Aug
19
2010

How the “deleted files aren’t actually deleted” computer quirk can actually be beneficial: File Recovery

Remember that post I made about three weeks ago about why deleting a file on a computer doesn’t actually delete it? In it I made quite a big deal as to how the fact that files kept without you knowing can be a huge privacy and security risk, especially if they are of a sensitive nature. However, there’s another side to the story as well. Files that haven’t been permanently deleted can actually be a GOOD thing. Confused? Well, let me explain.

Stop me if you’re familiar with this scenario. Your friend/work associate/person you know needs a favour from you and asks you to create a document for them. You, being a particularly helpful person, get the task done quickly and send him a copy. He says “thanks” and walks away with a copy of the work you just gave him. Satisfied that you won’t need your copy any more, you delete the file. Then later you decide to empty your Recycle Bin, and the file completely disappears from your computer. Suddenly, your friend/work associate/person you know contacts you to tell you he’s lost his copy and needs another, but you don’t have the original work any more because you deleted it!

If you’ve ever had such a scenario, you probably know just what a nightmare it can be. And you’ve probably wished you could undo your foolishness and “un-delete” the file you just deleted. Well, I’m pleased to say you can stop freaking out and start relaxing, because you can! Remember what I said about how “deleted” files may still be on your drive for a while after deleting? If not, here’s a quote:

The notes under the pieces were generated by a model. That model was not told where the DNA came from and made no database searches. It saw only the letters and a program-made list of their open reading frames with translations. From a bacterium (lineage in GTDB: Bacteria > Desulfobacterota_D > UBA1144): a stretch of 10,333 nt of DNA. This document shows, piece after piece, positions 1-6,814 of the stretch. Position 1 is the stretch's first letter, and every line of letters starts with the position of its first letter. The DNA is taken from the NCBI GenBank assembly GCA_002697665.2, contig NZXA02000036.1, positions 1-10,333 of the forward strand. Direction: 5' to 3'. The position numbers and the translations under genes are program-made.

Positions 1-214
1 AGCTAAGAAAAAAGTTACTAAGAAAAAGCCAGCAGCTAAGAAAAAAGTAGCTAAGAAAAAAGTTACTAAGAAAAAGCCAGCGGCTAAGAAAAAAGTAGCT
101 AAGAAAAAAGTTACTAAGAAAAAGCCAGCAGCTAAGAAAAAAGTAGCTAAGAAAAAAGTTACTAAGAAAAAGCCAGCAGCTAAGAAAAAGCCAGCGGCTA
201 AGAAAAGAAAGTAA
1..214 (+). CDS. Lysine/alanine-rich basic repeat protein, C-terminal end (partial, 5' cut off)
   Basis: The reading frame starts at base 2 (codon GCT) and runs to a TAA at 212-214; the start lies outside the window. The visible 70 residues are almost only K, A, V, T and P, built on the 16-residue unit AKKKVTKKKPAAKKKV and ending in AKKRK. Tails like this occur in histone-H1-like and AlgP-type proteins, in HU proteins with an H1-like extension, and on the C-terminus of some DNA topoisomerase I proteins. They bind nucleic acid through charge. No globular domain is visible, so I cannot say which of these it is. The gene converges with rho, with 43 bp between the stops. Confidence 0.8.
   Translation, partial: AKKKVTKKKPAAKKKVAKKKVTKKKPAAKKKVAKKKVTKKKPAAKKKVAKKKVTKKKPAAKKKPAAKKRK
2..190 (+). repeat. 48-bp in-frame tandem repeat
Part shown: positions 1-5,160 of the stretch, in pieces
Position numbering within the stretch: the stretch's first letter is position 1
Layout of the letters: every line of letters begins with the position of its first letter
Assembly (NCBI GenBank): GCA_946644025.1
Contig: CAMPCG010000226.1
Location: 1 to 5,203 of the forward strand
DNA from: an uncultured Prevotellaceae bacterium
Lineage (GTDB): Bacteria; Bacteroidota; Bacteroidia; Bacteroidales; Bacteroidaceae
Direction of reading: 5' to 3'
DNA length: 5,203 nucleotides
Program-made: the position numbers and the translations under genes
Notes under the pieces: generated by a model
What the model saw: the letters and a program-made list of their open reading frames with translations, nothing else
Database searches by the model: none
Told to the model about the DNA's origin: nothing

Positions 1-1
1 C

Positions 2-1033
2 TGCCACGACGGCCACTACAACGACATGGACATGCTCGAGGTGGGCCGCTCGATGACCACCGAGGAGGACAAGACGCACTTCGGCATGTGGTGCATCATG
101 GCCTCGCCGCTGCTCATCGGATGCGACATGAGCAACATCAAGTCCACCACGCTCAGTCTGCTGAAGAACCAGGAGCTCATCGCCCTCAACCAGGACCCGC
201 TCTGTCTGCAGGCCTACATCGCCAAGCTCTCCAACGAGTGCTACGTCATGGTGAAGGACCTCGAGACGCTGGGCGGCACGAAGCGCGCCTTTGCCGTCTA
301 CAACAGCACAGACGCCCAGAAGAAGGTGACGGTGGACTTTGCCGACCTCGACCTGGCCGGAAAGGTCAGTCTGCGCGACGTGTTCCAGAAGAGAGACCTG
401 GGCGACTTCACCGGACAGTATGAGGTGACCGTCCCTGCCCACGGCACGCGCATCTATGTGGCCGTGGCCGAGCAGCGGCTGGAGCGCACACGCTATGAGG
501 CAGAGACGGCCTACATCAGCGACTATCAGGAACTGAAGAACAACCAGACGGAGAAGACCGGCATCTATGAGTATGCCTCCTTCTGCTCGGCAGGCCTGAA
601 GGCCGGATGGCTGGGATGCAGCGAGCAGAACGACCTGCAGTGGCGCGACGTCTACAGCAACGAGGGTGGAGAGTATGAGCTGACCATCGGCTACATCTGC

when you “delete” a file, it isn’t gone from the Hard Drive, because the Hard Drive can’t remove it. Instead, the computer removes any information about the file from the MFT, basically leading the computer to “forget” it existed, and where it is. The location of the file is marked as free space, so anything can use the space the file took up whenever the need arises. But the file is still there, on the Hard Drive; and until something writes over it, it will stay there for as long as the drive still works.

This means that if a file hasn’t yet been overwritten, it may be possible to recover it. All you need to do is “remind” the computer where the file is, by adding its entry back into the Master File Table. However, because the MFT is a complicated and dangerous thing to mess with, and is usually protected from being written to by non-OS files, you can’t do this on your own.

Luckily though, for many years now there has been a wide variety of specialist “File Recovery” tools on the market to help you do just that. The exact methods they use to do it differ, but generally, these programs first scan your computer to discover files that the MFT does not know about any more. It then tells you what these files are so you can try and find the one you want back. As well as this, many tools run integrity checks on the files to tell you if any part of the file has been overwritten, and how likely it is that the recovery will work fully. You then just choose the file to recover and (usually) where to save the recovered file; and the Recovery tool adds the entry back to the MFT to remind the computer that the file exists and tell it where it can be found now. Some Recovery Tools add in extra features or have a slightly different way of working, but generally you’ll find this to be an accurate explanation.

In the future, I will try to find the best of these software and create articles telling what these products are, where to find them and how well they work. Until then, search around, ask questions and hopefully you’ll find something that works for you. Just like File Perma-Erasing, File Recovery is a vast and lucrative market and there are literally thousands of products – free and paid – that can offer you the lifeline you need for those important files you probably shouldn’t have deleted in the first place. You can sleep soundly now 😉

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